Escaping from Calstock was not easy. Overnight there had been rain; briefly this morning, at high water, there was a fortuitous break, enabling me to make a start without getting wet.
However, within half an hour, drizzle descended, and I wondered how I would refill the outboard without water entering the tank. Providence was on my side, because at the right moment the drizzle fizzled out, but not for long. I had enough fuel in the tank to get me to Weir Quay. There I picked up a mooring, and heavy rain saw me retreating to the cabin.
Suitably refreshed with coffee and biscuits I set off once more, only to find persistent rain that reduced visibility to less than a cable. I continued through the narrows at Cargreen, guided by the GPS. I was getting wet because my old waterproofs were no longer watertight.
Knowing that the Tamar Bridges were only a quarter of a mile downstream, I anchored to get out of the rain and to be safe. I may not have been able to refuel the engine because of the rain, and not long after passing the Bridge I would have to avoid three chain ferries operating from Torpoint.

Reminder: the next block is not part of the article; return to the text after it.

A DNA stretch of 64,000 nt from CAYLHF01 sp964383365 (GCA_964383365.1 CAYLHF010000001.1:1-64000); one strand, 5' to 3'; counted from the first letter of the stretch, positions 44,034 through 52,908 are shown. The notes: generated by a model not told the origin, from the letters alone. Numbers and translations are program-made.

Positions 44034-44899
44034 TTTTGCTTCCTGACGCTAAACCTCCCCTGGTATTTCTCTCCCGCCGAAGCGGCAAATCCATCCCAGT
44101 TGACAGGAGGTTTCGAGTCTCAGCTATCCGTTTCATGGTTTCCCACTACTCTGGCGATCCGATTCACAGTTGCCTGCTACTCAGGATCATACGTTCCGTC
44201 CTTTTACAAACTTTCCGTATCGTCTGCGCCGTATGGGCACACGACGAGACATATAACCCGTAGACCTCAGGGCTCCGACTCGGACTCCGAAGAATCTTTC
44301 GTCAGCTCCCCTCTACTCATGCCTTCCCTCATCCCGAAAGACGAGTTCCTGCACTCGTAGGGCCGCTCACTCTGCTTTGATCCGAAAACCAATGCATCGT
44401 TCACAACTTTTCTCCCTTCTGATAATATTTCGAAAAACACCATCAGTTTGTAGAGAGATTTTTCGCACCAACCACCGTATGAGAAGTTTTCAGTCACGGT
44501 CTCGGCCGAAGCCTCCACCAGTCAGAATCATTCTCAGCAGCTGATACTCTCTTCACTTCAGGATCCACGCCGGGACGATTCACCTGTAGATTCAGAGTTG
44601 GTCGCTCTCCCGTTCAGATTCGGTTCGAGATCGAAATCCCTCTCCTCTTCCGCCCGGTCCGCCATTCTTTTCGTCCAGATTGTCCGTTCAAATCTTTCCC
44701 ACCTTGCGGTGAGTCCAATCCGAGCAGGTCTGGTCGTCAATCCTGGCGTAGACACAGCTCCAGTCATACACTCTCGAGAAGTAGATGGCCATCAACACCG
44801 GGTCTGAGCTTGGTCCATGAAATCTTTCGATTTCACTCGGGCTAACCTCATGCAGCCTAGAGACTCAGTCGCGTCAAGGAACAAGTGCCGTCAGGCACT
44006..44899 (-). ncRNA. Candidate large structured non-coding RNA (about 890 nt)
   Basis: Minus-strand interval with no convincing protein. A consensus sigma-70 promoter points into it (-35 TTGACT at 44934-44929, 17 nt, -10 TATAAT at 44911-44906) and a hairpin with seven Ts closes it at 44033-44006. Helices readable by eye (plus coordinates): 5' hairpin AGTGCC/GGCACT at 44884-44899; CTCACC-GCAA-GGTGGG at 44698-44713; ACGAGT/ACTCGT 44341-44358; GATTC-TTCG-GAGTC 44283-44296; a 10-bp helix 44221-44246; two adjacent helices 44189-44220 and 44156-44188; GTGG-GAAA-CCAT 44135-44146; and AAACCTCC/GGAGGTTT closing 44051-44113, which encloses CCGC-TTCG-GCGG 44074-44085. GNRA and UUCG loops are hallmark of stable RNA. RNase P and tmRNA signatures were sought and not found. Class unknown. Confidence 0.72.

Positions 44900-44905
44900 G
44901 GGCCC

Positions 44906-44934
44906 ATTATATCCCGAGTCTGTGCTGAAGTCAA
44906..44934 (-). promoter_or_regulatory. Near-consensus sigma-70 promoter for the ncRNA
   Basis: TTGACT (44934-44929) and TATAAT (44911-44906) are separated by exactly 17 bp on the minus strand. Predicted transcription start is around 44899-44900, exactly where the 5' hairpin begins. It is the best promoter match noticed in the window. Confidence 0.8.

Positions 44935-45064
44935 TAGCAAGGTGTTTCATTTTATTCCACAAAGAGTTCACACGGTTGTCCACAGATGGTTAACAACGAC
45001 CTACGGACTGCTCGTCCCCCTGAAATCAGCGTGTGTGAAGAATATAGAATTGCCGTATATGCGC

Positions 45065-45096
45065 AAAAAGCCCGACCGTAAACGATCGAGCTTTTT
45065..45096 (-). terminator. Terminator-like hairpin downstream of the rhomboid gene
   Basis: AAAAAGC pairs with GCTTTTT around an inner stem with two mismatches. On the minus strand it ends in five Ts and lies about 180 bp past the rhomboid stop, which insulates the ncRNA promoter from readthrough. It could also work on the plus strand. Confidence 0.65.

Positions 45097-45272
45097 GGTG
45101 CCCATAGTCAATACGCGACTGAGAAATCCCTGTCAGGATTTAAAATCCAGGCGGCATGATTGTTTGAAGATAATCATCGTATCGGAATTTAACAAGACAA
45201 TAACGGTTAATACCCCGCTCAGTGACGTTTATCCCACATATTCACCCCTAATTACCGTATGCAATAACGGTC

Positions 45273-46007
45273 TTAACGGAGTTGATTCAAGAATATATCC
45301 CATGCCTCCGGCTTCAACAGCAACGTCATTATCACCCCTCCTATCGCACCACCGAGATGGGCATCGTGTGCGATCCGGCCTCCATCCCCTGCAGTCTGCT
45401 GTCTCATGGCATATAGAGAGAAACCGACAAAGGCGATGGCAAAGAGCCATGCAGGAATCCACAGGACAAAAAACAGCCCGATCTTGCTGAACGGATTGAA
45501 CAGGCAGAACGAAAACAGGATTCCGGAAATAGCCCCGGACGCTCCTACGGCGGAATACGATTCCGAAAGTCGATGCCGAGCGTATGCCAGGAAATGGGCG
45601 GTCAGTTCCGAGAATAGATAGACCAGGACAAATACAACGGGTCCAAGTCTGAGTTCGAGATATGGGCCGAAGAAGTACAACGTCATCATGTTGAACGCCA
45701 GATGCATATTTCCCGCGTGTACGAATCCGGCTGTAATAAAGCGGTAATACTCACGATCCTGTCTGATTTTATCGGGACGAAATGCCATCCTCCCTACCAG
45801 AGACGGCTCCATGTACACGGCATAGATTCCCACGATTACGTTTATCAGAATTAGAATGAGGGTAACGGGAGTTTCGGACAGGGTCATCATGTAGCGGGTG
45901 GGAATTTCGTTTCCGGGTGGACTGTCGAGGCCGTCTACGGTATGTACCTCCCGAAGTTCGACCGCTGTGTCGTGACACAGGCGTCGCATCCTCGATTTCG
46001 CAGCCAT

I did the sensible thing, which was to anchor to the side of the fairway and await better weather.
The time is 12.50. The rain continues to lash down. I could be at anchor here for the remainder of the day and night.
I'll leave you with a few recent photos. One is of an unusual duck for these parts; another is of the parish church at Tavistock, and the other is of a yacht moored at Calstock boatyard. I think the yacht is a steel Bruce Roberts Spray.
The motion was uncomfortable at anchor; therefore despite the rain I got underway and motored to Jupiter Point near the mouth of the River Lyhner where I anchored in the lee. Later in the evening the anchor dragged because the holding was not good, and the wind increased. I picked up a mooring.